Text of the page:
Wednesday, October 18, 2017

Top 5 Series from the Sylvester McCoy Years

DoctorWho7-silhouetteAfter the dust settled from all the backroom infighting, Doctor Who survived for another season. The only casualty being Colin Baker was out and Sylvester McCoy was in as the Seventh Doctor.

McCoy was older, and reminds me more of a cross between the quirkiness of Patrick Troughton’s Second Doctor, the flamboyance of Tom Baker’s Fourth Doctor, and the darker moods of Peter Davison’s Fifth Doctor.

There certainly was a dark undertone to the Doctor in most of the scripts during the McCoy era. This might be a byproduct of using so many writers who had never written for Doctor Who before. Additionally, there was a new Script Editor.

It’s a shame that the show ended when it did. Special Effects were pretty minimal at best, and looked pretty bad compared to other shows of its time; Star Wars being a perfect example. A large part was due to the shoe-string budget producers were stuck with.

Something changed with Season 26 because things didn’t look as dated. A perfect example were when the Daleks shot people. I had to double check whether I was watching a special DVD with new effects, or not. They looked crisp.

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1 – REMEMBRANCE OF THE DALEKS - The best Dalek themed series in quite some time. The pace kept me interested pretty much from beginning to end. Not nearly the campiness in some of the earlier McCoy series. Neat Easter eggs if you know much of the series history and pay attention to it.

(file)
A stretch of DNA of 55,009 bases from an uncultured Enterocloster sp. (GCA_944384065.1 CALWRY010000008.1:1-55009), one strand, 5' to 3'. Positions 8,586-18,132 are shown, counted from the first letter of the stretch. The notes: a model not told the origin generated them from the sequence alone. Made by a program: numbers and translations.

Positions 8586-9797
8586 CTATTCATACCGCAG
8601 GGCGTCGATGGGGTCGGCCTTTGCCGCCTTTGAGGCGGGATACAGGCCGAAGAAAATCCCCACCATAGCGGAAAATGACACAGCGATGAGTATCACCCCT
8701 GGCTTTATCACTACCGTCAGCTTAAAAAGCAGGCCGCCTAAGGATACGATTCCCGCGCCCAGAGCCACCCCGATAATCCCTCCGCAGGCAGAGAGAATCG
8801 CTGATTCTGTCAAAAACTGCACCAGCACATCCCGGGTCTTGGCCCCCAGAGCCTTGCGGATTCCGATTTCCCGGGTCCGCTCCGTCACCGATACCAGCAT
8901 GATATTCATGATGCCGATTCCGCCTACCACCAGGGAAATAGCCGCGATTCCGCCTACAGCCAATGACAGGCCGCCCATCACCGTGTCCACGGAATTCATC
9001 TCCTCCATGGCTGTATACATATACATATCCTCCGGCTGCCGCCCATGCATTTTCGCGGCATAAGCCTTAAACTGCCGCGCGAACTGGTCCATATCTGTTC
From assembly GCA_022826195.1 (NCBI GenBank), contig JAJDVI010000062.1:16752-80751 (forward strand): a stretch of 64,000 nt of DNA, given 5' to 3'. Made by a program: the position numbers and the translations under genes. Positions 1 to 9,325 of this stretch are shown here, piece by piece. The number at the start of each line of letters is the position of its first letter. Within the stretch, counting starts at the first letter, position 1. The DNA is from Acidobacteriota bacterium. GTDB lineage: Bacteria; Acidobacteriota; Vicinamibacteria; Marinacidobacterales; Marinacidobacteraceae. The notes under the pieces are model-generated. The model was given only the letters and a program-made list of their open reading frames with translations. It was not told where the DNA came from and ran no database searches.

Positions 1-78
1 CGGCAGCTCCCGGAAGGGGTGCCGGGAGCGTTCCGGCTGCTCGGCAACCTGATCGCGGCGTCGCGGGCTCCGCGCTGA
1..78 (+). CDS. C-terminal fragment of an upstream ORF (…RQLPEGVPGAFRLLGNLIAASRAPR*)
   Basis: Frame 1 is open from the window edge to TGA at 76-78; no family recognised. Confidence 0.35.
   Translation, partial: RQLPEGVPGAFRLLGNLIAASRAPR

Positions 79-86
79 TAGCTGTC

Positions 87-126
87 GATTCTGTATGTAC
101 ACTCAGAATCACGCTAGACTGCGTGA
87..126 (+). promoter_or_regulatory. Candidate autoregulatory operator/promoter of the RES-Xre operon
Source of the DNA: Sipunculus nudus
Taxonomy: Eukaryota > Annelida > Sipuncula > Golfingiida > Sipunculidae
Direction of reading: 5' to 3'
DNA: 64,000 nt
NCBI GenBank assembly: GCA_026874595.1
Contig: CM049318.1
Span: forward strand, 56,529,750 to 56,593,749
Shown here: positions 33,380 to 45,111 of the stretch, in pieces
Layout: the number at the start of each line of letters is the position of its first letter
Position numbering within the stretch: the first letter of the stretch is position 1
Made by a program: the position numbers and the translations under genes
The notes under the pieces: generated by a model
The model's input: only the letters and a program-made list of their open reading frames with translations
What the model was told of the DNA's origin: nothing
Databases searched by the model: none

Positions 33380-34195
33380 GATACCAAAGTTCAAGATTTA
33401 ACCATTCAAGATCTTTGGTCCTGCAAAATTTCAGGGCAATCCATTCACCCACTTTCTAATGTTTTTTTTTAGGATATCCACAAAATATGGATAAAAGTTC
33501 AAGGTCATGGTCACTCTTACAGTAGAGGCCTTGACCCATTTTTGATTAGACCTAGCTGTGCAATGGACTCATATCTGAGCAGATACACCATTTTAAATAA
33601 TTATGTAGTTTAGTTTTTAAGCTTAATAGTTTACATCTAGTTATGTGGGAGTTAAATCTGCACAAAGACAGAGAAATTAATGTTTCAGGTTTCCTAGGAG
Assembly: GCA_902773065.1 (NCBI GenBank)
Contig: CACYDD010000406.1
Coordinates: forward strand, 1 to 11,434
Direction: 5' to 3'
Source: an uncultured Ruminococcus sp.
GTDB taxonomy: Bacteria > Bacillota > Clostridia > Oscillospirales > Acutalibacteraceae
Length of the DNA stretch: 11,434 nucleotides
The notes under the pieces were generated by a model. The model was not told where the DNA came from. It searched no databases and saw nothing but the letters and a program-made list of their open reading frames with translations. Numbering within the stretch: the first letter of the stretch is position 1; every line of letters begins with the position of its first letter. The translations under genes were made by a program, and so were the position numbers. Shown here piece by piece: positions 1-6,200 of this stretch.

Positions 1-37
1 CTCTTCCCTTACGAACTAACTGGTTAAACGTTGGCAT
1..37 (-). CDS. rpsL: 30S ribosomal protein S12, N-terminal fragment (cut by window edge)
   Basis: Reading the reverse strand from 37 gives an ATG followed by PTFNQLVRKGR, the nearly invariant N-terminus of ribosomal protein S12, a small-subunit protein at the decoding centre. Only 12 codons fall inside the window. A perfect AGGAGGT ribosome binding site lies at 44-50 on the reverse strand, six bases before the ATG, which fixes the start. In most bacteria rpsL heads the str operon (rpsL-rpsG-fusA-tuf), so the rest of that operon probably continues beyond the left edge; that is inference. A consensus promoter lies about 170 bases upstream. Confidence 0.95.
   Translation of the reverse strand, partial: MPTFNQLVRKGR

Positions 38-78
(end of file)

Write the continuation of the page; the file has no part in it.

2 – BATTLEFIELD - King Arthur in present day! Been done before in TV. But, the twist being they’re aliens. Worked very well to keep me entertained. Just the right length for what they had. When Ace pulled the sword I wondered where they were going with it.

3 – TIME AND THE RANI - So much better than the very first “Rani” program. According to the DVD extras, the authors wrote this series for Colin Baker, which makes me wonder what had to be cut to make room for the regeneration skit. The wardrobe part of the regeneration seemed dumb. With Tom Baker it worked. With Sylvester McCoy it seemed just like a copy of the first.

4 – PARADISE TOWERS - Too much campiness with this one. The cleaners are dressed in uniforms that resemble Nazis, and the head guy looked like he had a Hitler mustache in Episode 1, which becomes a full mustache by the end of the series. Plot isn’t too bad. Wonder if New Who’s “Beast Below” drew upon this for inspiration. Sure wouldn’t mind seeing having the Doctor visit this place again to see how things changes, especially with the 13th Doctor being a female now. A bit of a Road Warrior vibe to it.

5 – SURVIVAL - Pretty simple mystery plot, morphing into a story of survival (hence the title). Sure wish we’d visited the cheetah people on a different circumstance. I think they’d be kind of cool to get to know, especially if it had been the Fourth Doctor. The Master skates through yet again. Wish they’d come up with a way to leave him dead. An OK way for the series to go out (though they might not have known about it at that time). Not great. But, not horrendously bad either.